EQUITIES RETREAT AS FED HOLDS RATE STEADY AND AS THE UNITED AUTO WORKERS’ STRIKE ENTERS A NEW WORRISOME PHASE
Weekly Market Update — September 23, 2023
|Weekly Market Performance
*Source: Bonds represented by the Bloomberg Barclays US Aggregate Bond TR USD. This chart is for illustrative purposes only and does not represent the performance of any specific security. Past performance cannot guarantee future results.
Equities Retreat as Fed Keeps Rates Steady – For Now
The major U.S. equity benchmarks declined again this week as investors toggled between hope that the Fed might be done with its rate-hiking and worry from the Fed’s recent and very hawkish comments from its last meeting.
Between worrying about the Fed, rising Treasury yields, worries over the prolonged United Auto Workers strike and the potential for a U.S. government shutdown at the end of the month, Wall Street felt more gloomy and sellers clearly outnumbered buyers.
The big news on the week was that the Fed decided to leave its fed funds rate (its short-term lending benchmark) at a target range of 5.25% to 5.50%, the same level established at its July meeting. But confounding Wall Street was the Fed’s updated Summary of Economic Predictions where another rate hike this year was very much on the table. In addition, the Fed surprised many with an outlook for rates next year that were notably higher than expected as were their 2025 rate predictions.
And as expected, the notion of the Fed keeping short-term rates higher for longer pushed longer-term U.S. Treasury yields higher, with the benchmark 10-year U.S. Treasury yield hitting a 16-year high. This in turn weighed heavily on equities all week, especially the growth and tech names.
There was a decent amount of economic data this week, including that:
Existing Home Sales Drop
On Thursday, the National Association of Realtors reported that existing-home sales moved lower in August and that among the four major U.S. regions, sales improved in the Midwest, were unchanged in the Northeast, and slipped in the South and West. Further, all four regions recorded year-over-year sales declines.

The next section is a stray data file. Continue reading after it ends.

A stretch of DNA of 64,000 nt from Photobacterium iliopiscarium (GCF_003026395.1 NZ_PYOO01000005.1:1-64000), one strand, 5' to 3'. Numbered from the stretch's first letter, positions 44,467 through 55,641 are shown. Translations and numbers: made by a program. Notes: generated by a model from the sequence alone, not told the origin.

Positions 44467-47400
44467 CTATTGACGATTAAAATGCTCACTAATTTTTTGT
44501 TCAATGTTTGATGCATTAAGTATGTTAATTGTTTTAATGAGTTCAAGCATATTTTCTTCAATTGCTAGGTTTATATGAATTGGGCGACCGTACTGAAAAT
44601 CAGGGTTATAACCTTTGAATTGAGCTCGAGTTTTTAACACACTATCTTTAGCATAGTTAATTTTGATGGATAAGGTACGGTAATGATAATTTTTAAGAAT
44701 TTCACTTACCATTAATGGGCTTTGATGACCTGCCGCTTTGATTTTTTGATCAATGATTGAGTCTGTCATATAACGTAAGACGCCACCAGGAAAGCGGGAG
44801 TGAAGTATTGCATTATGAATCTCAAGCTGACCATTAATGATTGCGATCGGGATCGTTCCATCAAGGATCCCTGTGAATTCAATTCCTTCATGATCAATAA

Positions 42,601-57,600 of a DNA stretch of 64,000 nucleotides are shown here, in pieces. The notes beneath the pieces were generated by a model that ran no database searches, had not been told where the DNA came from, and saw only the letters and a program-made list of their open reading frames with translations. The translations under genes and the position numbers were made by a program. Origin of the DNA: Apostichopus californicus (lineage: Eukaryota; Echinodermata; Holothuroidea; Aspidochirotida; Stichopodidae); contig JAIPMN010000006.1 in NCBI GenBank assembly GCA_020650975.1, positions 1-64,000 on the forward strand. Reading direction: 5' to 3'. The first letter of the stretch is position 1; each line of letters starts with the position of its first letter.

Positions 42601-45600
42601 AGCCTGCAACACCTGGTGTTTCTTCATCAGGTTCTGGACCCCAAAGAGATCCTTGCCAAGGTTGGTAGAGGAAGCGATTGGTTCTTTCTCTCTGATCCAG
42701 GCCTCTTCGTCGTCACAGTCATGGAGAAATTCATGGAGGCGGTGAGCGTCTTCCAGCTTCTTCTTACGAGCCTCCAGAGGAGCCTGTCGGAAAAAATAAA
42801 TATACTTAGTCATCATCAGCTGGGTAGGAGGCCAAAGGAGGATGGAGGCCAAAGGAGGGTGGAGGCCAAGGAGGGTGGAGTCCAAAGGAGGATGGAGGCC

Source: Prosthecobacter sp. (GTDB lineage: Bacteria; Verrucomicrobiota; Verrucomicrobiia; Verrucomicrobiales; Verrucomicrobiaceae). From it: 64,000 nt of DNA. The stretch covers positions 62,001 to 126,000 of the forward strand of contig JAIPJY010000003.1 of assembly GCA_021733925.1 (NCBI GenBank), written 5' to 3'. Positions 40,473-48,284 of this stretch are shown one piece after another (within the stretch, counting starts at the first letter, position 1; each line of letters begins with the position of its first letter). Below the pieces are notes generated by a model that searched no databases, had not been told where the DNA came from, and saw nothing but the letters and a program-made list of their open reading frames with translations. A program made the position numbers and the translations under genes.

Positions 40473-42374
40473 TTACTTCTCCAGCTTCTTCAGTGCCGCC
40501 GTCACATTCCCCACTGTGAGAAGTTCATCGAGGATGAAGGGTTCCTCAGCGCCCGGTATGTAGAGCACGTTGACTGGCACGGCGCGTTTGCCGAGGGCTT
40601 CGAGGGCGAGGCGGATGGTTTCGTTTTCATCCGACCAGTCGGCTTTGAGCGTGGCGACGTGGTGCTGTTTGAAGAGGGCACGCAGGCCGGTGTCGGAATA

U.S. Homebuilding at 3-Year Low While New Permits Increase
On Tuesday, the U.S. Census Bureau reported its August New Monthly Construction data. To summarize: U.S. homebuilding plunged to more than a 3-year-low as high mortgage rates weighed on demand, but a surge in permits suggests new construction is still supported by a demand for homes (or lack of supply).
Builder Confidence WanesThis is on the heels of the National Association of Home Builders reporting that: “builder confidence in the market for newly built single-family homes in September fell five points to 45, according to the National Association of Home Builders (NAHB)/Wells Fargo Housing Market Index.” This follows a six-point drop in August.
From the NAHB release: “As mortgage rates stayed above 7% over the last month, more builders are reducing home prices again to bolster sales. In September, 32% of builders reported cutting home prices, compared to 25% in August. That’s the largest share of builders cutting prices since December 2022 (35%). The average price discount remains at 6%. Meanwhile, 59% of builders provided sales incentives of all forms in September, more than any month since April 2023.”
Service Activity Losing Momentum
On Thursday, S&P released its report with the following headline: “Further loss of service sector momentum weighs on overall US economic performance.” The release stated that “US businesses signaled a broad stagnation in output at the end of the third quarter as manufacturers and service providers alike indicated muted demand conditions. September data indicated the worst performance across the private sector since February, as the service economy lost further momentum. New orders fell at the strongest pace this year so far as demand for services slipped further into contractionary territory. Manufacturers also saw a drop in new sales, albeit at a slightly softer pace. Cost pressures ticked higher again, as input prices rose at a marked pace. Nonetheless, the rate of cost inflation was much softer than those seen on average throughout the last three years. Firms continued to pass through higher costs to clients, but weak client interest stymied their ability to hike selling prices as the pace of increase matched that seen in August.”
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